Not likely! In fact, it is quite possible that PM Ariel Sharon’s government would not heed to any advisory opinion from an international tribunal affiliated to a body [the UN] that Israel views with scorn or suspicion. Besides, with massive and vocal grassroots polarisation in Israel against this hearing, the Sharon government cannot act - assuming it ever wants to do so!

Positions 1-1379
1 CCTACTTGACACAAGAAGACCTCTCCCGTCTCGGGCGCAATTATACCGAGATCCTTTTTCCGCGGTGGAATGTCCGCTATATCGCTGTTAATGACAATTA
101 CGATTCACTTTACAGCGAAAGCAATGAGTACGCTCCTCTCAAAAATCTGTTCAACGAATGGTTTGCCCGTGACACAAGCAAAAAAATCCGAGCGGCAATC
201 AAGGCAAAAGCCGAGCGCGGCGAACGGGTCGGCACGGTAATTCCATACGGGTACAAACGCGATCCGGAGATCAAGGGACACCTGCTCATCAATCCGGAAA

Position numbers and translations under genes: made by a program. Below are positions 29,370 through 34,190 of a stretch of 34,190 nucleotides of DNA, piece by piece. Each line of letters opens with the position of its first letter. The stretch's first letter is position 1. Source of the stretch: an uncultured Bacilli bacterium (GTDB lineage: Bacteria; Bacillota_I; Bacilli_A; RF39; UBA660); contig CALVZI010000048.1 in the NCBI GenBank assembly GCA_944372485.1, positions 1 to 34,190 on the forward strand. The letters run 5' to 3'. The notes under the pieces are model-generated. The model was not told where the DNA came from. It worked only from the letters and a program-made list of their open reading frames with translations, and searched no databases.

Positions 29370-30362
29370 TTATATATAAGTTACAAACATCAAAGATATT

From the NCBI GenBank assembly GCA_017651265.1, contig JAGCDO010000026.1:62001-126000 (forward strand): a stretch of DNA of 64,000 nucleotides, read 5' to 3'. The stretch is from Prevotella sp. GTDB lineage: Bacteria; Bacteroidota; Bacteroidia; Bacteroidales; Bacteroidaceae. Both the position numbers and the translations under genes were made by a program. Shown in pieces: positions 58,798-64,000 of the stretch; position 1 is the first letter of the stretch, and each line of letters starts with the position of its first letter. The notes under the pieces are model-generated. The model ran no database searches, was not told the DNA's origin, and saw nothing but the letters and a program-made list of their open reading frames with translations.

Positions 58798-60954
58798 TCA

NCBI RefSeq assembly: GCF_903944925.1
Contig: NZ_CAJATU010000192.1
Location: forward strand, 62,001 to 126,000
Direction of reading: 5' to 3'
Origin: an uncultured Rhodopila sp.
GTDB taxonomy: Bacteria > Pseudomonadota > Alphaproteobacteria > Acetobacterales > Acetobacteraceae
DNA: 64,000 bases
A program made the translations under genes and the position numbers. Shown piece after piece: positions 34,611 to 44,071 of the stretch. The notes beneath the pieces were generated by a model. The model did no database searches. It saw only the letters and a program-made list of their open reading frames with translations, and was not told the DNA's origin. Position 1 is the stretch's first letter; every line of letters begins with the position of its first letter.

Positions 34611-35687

This helps me draw two parallel conclusions. No less a personality than Noam Chomsky, author of Hegemony and Survival: America’s Quest for Global Dominance, has endorsed one conclusion whereby the legal opinion of the ICJ would highlight the political realities of the region. Indeed, the solution to the Israeli-Palestinian does not lie at The Hague but in Washington DC. If the US Administration - perhaps the incumbent one with its disputatious Roadmap to Peace - wishes to see peace prevailing in the Middle East and also witness the populist tide turning in its favour amongst Arabs and Muslims world-wide, it needs to ensure the establishment of a viable Palestine next to an equally secure Israel within the context of a two-state solution. Any real chance for a political settlement depends on the USA, but the only way the USA can enact such a solution is by recognising that the occupation of Palestinian lands must come to an end. Indeed, ending the occupation would render the purpose of this ‘wall’ obsolescent and would further mow down drastically (but by no means fully since there are misguided men and women whose frustration and hopelessness in any society leads them wrongly and criminally to become ticking bombs and suicide bombers) terror and death. After all, as Chalmers Johnson, author of Blowback on political violence, wrote, ‘Terrorism by definition strikes at the innocent in order to draw attention to the sins of the invulnerable.’